Augustine, Galileo and natural science
#11
(06-20-2011, 10:20 AM)Rosarium Wrote:
(06-20-2011, 03:07 AM)wulfrano Wrote: Thank you, Rosarium, for pointing out some of the flaws in Galileo's thesis.

I could go into more detail, but the fact is that his work prior to his arrest was by their standards, and our standards, completely rubbish.

It was his work after his arrest that gets him praise.

The Church, in this case, was more for science. Galileo was trying to turn back scientific understanding.

The Galileo affair is only brought up when one expects others to be ignorant. It is never used by serious attackers of the Church.

Galileo certainly wasn't flawless but ultimately he was right and ultimately there were Churchmen that forbade him to discuss heliocentrism. If you're going to condemn the former for some of his errors then you certainly have to condemn the later.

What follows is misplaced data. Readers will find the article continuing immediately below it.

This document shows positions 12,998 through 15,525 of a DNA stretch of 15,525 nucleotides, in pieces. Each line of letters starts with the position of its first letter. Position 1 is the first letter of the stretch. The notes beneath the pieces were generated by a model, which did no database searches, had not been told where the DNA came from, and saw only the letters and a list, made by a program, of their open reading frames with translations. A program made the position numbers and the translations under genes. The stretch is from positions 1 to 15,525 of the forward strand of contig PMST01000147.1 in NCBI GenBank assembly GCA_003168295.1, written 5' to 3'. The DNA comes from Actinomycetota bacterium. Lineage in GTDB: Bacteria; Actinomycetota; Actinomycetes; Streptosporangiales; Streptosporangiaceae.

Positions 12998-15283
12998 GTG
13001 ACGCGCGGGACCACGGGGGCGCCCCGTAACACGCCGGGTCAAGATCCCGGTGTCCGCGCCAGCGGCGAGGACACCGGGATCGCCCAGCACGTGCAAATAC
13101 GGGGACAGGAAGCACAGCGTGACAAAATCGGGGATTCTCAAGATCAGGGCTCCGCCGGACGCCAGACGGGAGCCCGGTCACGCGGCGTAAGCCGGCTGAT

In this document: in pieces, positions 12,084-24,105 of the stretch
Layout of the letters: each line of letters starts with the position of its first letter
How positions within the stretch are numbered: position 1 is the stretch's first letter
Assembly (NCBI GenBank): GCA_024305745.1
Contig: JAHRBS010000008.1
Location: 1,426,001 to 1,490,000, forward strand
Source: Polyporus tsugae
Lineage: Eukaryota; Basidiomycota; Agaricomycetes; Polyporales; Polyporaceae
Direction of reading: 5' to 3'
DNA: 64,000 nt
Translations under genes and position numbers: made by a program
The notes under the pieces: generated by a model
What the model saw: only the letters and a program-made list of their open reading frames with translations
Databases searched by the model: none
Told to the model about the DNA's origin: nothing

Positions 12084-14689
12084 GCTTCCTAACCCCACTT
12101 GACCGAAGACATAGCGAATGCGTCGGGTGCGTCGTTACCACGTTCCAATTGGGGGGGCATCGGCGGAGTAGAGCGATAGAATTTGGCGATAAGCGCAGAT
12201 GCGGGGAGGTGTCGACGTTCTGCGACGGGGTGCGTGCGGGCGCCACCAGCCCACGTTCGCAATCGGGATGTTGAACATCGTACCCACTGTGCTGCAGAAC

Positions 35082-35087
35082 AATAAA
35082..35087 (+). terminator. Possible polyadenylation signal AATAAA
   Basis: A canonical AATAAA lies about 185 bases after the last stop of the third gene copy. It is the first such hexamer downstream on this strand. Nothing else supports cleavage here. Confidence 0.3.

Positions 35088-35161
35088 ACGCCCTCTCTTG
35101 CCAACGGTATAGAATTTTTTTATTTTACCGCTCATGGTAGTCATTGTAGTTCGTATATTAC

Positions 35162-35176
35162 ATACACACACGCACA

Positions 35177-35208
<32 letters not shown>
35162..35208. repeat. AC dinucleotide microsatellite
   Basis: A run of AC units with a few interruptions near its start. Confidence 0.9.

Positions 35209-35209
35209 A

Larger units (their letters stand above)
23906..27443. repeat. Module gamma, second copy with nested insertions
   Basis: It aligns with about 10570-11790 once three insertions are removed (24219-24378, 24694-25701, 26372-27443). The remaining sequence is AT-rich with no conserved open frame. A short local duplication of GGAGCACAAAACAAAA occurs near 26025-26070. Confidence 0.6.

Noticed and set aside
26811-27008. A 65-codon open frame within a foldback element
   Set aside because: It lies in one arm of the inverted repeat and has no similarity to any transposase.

It is common historical knowledge that those who were most fiercely opposed to Galileo were heavily influenced by Protestant literalism.

Why are so many Catholics here espousing something that the Church has never espoused?

Literal readings of Scripture are not the same as literalism, which is the SIMPLEST meaning of a text and not part of sound exegesis. There is God, who inspired the Scriptures, and human authors, who St. Thomas and Augustine say wrote in the common language of the people, that make it difficult to understand the actual divine truth being conveyed in matters of natural science.
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Re: Augustine, Galileo and natural science - by Alabama Trad - 06-20-2011, 06:03 PM



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